Scalise: So with regarding the Washington Post —

Dorsey: We will make mistakes and are going to correct them as quickly as possible and in that case we did.

Scalise: And I appreciate you recognizing that was a mistake. However, the New York Post’s entire Twitter account was blocked for about two weeks where they couldn’t send anything out, not just that article. We’ve got a First Amendment too, it just seems like, to censor a newspaper that is as highly respected as the New York Post – again, 1801 founded by Alexander Hamilton – for their entire account to be blocked for two weeks by a mistake seems like a really big mistake. Was anyone held accountable in your censoring department for that mistake?

Dorsey: Well, we don’t have a censoring department, but I agree —

Scalise: Well, who made the decision then to block their account for two weeks?

Dorsey: We didn’t block their account for two weeks, we required them to delete the tweet and then they could tweet it again, they didn’t take that action, so we corrected it for them.

Scalise: Even though the tweet was accurate. I mean, you have seen the conversations on both sides about Section 230, and there is going to be more discussion about it. But you’re acting as a publisher. If you’re telling a newspaper that they’ve got to delete something in order for them to be able to participate in your account, I mean, don’t you recognize that you’re no longer hosting a town square, you’re acting as a publisher when you do that?

Dorsey: It was literally just a process error. This was not against them in any particular way. We require if we remove a violation, we require people to correct it. We changed that based on not wanting to delete that. I completely agree with it, I see it. But it is something we learn.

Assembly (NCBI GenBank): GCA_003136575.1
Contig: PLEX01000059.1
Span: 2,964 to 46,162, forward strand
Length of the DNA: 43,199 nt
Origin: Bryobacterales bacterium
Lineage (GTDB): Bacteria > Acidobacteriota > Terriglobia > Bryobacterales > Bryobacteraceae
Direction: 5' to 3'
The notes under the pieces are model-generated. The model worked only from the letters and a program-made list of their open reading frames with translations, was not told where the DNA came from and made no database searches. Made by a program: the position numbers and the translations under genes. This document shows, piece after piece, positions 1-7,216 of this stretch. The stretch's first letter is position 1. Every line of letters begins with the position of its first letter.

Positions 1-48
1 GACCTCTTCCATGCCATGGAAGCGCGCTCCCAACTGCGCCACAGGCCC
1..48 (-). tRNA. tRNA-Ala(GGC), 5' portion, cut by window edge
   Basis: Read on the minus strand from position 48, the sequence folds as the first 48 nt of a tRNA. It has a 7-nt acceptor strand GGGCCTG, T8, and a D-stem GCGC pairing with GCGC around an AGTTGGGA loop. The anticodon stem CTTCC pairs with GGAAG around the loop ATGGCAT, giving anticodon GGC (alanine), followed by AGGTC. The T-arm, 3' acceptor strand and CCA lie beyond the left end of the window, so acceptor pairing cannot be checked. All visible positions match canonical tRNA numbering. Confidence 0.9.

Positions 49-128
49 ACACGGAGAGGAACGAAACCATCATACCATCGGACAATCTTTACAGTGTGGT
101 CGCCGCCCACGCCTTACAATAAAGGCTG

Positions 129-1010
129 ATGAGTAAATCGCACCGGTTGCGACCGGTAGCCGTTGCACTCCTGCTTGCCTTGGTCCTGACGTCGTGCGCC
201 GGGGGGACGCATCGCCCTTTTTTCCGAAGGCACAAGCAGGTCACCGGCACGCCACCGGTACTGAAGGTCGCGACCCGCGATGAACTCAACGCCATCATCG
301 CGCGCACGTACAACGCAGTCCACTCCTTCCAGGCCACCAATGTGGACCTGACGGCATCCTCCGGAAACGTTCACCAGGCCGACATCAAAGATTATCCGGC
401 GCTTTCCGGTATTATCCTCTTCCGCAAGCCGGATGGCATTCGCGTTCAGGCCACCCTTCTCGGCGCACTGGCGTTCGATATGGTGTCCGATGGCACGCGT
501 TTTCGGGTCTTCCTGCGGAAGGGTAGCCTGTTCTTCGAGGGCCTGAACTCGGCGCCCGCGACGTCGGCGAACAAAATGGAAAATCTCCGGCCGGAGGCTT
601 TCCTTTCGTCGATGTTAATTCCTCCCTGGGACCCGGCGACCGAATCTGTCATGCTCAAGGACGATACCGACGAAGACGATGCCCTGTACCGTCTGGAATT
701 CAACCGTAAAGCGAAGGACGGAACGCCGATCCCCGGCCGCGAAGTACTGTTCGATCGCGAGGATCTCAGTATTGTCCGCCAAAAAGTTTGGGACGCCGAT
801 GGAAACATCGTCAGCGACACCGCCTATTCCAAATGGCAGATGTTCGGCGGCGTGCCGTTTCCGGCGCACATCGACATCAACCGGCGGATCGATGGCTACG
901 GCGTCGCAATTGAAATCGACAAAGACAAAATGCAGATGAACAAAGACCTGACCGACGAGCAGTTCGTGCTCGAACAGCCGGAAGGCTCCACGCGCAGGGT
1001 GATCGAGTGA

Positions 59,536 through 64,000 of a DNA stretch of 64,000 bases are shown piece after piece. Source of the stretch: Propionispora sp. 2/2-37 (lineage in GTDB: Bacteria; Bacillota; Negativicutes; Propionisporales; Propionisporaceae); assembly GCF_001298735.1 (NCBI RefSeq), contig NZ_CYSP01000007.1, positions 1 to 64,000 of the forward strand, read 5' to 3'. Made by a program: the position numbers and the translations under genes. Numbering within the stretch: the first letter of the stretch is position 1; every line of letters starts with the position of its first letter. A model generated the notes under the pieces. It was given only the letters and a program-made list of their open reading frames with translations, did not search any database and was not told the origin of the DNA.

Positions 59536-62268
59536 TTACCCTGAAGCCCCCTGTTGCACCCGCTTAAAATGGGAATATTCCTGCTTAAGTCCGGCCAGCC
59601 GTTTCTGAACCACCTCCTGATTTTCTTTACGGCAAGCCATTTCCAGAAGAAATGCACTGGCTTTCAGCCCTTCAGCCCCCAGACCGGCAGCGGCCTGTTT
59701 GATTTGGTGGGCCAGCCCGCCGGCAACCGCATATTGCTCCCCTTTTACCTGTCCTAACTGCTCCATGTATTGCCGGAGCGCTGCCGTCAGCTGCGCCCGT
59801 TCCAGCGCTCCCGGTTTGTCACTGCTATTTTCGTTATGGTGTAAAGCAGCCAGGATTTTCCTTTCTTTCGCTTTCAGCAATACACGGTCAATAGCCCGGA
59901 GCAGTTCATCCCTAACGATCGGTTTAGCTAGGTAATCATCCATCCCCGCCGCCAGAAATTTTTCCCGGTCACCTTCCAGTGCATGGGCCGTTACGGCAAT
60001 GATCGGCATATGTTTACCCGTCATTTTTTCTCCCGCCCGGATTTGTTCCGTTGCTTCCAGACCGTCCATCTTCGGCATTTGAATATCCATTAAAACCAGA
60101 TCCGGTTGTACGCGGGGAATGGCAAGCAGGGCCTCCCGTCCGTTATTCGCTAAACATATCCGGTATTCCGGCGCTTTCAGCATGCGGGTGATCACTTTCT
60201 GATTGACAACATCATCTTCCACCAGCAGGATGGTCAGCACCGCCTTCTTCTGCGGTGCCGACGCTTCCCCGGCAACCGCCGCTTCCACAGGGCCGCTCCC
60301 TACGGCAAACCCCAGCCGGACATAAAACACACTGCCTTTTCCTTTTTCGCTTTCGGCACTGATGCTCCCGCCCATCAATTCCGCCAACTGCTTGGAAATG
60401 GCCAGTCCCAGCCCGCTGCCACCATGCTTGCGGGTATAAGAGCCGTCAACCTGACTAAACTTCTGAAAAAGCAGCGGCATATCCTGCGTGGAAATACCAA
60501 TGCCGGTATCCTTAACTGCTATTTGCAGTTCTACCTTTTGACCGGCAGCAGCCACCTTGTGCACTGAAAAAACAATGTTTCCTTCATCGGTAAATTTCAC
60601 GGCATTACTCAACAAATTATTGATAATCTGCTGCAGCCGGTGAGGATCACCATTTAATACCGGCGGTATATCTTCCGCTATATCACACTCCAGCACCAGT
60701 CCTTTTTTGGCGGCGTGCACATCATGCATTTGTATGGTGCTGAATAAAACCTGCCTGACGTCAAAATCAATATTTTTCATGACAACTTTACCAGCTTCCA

Scalise: Now let me go to the Washington Post article because this article can still be tweeted. I don’t know if it was ever taken down. It contains false information. Even the Washington Post acknowledges that it contains false information. Yet there are tweets today on your service that still mischaracterize it in a way where even the Washington Post admitted it’s wrong, yet those mischaracterizations can still be retweeted. Will you address that and start taking those down to reflect what even the Washington Post themselves has admitted is false information?

Dorsey: Our misleading information policies are focused on manipulated media, public health, and civic integrity. That’s it. We don’t have —

Scalise: I would hope that you would go and take that down. And look, I know you said in your opening statement, Mr. Dorsey, that Twitter is running a business and you said, “A business wants to grow the customers it serves.” Just recognize if you become viewed, and continue to become viewed, as an anti-conservatively biased platform, there will be other people that step up to compete and ultimately take millions of people away from Twitter, I hope you recognize that and I would yield back the balance of my time.